The entire cadre of highly-skilled technicians are already planning for other jobs, even other professions.  They have been told what the future looks like, and it doesn’t include maintaining and servicing a complex hard-wired grid of copper and fiber lines.  My tech was not at all alarmed.  Instead, he was glad to see the runway he had, and he was already planning to go back to school to learn new skills in a new field.  He said the majority of other team members were doing the same.

I thought that was smart and civilized on AT&T’s part to give them 3-7 years notice that their jobs will go the way of Uber, taxi, and truck drivers: obsolete.  Neither the AT&T tech team nor the company is planning to resist the change.  Instead, they are adapting now to be ready for the inevitable future.  That’s what professional drivers should be doing.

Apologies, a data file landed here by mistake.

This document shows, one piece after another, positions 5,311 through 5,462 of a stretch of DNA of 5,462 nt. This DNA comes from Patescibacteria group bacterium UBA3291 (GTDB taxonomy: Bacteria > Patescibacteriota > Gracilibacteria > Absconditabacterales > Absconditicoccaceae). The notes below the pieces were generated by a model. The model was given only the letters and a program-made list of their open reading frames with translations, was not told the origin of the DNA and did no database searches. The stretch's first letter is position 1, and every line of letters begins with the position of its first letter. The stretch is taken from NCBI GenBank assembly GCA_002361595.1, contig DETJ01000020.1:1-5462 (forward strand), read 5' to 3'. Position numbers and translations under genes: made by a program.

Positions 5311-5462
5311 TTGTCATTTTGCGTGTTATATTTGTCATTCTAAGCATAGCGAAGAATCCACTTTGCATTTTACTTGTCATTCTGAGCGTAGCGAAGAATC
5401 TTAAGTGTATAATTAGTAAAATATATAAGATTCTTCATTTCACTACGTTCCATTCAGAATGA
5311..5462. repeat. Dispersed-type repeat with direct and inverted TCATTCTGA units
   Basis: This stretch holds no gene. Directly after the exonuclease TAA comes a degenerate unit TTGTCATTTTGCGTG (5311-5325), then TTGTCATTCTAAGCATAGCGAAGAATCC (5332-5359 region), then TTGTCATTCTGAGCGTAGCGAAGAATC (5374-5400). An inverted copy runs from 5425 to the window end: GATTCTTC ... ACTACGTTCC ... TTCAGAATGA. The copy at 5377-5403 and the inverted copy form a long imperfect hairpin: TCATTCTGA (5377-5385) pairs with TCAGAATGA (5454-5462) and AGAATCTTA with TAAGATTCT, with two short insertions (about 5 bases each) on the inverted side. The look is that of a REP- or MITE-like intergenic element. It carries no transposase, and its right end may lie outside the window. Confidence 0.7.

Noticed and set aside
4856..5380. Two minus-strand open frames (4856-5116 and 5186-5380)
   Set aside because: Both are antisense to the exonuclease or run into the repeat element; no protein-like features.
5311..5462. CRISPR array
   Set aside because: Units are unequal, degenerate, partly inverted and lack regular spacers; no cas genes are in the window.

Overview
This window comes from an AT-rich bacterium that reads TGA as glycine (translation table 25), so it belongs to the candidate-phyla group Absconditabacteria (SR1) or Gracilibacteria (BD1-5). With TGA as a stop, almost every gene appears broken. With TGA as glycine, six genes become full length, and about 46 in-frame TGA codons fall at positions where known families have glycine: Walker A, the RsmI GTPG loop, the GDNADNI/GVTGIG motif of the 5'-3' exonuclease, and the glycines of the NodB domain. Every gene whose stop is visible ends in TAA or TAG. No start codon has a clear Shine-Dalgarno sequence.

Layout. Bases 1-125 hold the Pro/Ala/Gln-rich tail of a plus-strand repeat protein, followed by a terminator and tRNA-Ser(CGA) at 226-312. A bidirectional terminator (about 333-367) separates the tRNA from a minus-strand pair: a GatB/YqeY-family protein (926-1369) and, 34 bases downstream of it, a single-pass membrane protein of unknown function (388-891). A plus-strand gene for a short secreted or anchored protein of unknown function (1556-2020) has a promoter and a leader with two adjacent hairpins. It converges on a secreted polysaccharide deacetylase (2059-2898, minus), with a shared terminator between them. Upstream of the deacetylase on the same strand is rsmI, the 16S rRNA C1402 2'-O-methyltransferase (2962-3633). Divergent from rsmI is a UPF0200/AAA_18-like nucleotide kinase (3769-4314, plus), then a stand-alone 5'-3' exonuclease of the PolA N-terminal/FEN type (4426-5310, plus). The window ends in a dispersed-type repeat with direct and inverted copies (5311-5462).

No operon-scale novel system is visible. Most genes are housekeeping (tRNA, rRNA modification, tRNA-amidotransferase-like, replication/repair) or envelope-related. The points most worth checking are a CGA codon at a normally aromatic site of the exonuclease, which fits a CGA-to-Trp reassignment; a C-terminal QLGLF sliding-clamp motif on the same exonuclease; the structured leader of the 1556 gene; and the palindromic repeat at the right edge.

After all, it’s happened many times before.  Livery stable owners, blacksmiths, and buggy whip manufacturers all found new ways to earn money during the great change from organic horse to metallic horse between 1900 and 1910.  Steam locomotives entirely gave way to diesels in railroading between the late 30s and 1960, gutting tens of thousands of highly specialized pressure vessel and machine parts jobs.  The advent of safe and reliable air transport killed the transatlantic steamship business and all its employees and shipbuilders (for a fascinating read, I highly recommend “The Only Way To Cross: The Golden Age of great Atlantic express liners” by John Maxtone-Graham).